Raising Globally Savvy Children

The importance of raising culturally-aware children is growing exponentially in conjunction with world affairs. Unfortunately, too many people grow up not being able to point out places like England or France on a map, let alone the more remote Iran, Iraq or North Korea. Here’s a quick example.

A world map hung proudly on the wall of my dorm room next to colorful sarongs from countries around the world. My junior year, I studied abroad in London. The week before I was set to leave, a friend (who was taking honors courses) walked in to wish me luck. He stood by the world map and said, “Wow… you’re going really far!” He was pointing to Australia. That is a true story.

Ignorance can be avoided when children are taught at an early age to be globally savvy. With a British father and American mother who met each other in Amsterdam and took my brother and I on holidays every year, I was lucky. Here are a few tips for raising your own children to appreciate other cultures:

If you can afford to take your children on vacations overseas, the experience will be absolutely invaluable. While you’re abroad, take pictures and write down their memories from each day’s adventures. When you get home, let them help you make a scrapbook so the experience is instilled in their memories. While you’re away, make your trip semi-educational by explaining the history and the culture in a way your children will be able to absorb.

If you have friends who live abroad, encourage your kids to write to their kids. Otherwise, schools are often able to set up an exchange program for children to build contacts overseas. These contacts can turn in to life long friendships that will give both children a chance to visit each other in the future with a place to stay and a local “guide”.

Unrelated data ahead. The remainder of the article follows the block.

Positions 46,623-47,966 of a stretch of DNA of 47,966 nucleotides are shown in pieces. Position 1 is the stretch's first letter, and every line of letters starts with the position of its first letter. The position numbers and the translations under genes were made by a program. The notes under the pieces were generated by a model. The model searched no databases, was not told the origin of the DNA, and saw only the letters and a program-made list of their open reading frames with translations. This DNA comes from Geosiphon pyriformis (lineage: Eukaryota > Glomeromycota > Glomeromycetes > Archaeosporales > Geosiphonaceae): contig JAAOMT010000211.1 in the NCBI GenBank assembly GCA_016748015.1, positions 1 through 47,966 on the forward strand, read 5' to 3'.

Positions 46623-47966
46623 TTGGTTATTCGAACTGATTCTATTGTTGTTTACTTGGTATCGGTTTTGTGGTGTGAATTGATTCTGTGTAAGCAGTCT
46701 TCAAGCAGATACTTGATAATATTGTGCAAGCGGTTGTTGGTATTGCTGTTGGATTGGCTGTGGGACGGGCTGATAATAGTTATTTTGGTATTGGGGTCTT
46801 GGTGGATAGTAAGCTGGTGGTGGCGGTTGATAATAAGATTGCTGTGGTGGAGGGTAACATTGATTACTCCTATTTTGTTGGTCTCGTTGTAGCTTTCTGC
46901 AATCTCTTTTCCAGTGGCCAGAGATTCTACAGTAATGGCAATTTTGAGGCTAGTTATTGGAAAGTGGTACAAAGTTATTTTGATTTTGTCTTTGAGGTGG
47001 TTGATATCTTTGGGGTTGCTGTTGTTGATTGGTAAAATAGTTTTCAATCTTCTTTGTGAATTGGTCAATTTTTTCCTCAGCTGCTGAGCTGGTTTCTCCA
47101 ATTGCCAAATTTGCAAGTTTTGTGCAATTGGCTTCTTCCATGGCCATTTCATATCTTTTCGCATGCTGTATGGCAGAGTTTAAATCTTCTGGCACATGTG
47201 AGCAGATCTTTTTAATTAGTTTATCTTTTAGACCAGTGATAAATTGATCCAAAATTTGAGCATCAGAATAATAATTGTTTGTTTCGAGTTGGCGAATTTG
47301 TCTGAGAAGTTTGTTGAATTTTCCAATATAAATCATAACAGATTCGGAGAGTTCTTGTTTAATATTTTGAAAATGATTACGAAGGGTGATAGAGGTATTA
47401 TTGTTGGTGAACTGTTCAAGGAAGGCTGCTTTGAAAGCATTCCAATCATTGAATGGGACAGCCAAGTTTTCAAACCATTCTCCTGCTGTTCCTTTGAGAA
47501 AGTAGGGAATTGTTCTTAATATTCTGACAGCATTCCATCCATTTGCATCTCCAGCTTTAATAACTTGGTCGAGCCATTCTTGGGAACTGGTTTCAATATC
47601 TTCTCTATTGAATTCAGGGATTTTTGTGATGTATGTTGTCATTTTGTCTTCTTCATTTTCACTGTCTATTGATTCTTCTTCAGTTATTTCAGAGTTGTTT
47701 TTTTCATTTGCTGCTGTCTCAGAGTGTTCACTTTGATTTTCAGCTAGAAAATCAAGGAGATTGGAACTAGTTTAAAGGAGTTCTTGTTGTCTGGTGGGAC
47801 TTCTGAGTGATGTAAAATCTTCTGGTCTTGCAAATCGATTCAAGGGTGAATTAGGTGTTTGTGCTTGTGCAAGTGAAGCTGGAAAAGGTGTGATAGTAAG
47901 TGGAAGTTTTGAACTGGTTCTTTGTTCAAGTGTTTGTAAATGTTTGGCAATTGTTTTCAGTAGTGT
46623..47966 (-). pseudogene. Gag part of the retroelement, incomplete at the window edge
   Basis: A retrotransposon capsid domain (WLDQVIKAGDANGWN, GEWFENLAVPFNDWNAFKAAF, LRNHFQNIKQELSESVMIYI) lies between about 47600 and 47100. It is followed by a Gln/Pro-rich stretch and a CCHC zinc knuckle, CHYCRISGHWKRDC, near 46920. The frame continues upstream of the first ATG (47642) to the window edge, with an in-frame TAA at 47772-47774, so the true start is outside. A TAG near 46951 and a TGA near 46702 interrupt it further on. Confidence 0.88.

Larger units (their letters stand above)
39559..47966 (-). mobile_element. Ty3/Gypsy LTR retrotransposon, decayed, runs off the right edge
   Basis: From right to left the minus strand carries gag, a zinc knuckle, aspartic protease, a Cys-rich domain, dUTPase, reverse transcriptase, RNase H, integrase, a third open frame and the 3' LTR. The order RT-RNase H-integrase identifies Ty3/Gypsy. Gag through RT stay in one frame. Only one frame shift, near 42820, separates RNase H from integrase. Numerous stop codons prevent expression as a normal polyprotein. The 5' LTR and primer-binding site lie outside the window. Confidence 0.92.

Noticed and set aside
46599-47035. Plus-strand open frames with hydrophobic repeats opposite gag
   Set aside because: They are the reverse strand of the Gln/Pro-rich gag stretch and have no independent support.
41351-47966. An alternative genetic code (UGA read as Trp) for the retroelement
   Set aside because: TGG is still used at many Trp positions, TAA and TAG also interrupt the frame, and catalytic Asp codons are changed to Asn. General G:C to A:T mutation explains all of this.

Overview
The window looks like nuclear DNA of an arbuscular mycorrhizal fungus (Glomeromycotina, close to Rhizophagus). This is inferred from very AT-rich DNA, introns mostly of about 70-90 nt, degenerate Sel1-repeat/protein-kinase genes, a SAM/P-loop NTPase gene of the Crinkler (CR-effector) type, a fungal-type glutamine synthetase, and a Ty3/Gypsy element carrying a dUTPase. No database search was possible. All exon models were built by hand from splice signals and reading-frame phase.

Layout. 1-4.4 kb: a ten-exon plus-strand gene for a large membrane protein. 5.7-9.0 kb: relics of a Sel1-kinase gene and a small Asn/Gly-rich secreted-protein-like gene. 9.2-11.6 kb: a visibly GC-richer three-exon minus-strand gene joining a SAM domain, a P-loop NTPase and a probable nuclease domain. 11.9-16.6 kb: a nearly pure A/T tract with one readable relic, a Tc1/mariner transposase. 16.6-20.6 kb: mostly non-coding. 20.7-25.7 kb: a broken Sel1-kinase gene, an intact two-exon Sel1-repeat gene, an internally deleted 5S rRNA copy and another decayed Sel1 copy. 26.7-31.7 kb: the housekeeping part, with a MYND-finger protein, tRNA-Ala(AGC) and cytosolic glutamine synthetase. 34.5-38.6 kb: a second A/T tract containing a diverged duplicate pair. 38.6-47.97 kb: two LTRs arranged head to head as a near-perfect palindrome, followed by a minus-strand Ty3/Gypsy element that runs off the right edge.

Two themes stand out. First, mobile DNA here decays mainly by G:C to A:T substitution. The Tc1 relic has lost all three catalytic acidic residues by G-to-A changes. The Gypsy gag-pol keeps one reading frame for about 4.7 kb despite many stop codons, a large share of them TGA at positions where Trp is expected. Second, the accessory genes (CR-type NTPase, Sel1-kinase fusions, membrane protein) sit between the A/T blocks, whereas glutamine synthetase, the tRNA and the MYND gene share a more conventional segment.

Read to your kids often and encourage them to continue reading as they grow. It’s not possible to travel everywhere, so let them explore other countries through stories. There are many books for children that will transport them mentally to the other side of the world.

Subscribe to travel magazines like Conde Nast Traveller and others like National Geographic with bright vibrant pictures. Children love images and these will spike their curiosity. Curiosity is the key to globally savvy children. They will become wanderlusters before you know it.

Once a week, if your family is lucky enough to eat together, have an international food night. Let your children pick a country and look up recipes for traditional foods from that region. Involve the children in cooking the meal and make it as authentic as possible. If you are too busy, at least take them out to different restaurants as much as possible. I remember the first time I really tried Indian food was in London. Take advantage of the opportunities your area offers.

If you really want to introduce your students to another culture, volunteer to take on an exchange student for a few weeks or months. Choose someone willing to interact with your children and they will share bits and pieces of their own culture automatically.

If there is one thing I wish I would have done when I was younger, it is to have learned another language. Sure, students have to take French or Spanish courses in America, but how often do they remember what they’ve learned after graduation? Start them young and teach yourself in the process. Choose a language they may use in the future. Not only will it make them better employers, but it may make them some new friends and allow them to travel more easily in the country where that language is spoken.

Kids don’t generally like to watch the news. But that doesn’t mean they have to be in the dark about what is going on. There are news magazines out there that break down world affairs into kid-friendly language with pictures and interesting short articles that will hold their attention. Subscribe to one of these. Or toss in snippets of conversation about what is going on in the world.

When your child becomes a bit older, encourage them with all of your soul to go abroad to study for a few months. It may make your incredibly nervous and it may break your heart to send them away, but let me tell you from experience, it will open their eyes and give them a whole new outlook not only on the world, but on life itself.

The list of benefits that come from being globally-savvy at a young age is inexhaustible. This knowledge creates a well-rounded child who will make great connections in life and open up a whole world of opportunity (literally), who will understand international politics and start to understand and accept people of all cultures around the world. If everyone could empathise with others around the world, the planet would be a bit closer to living in peace.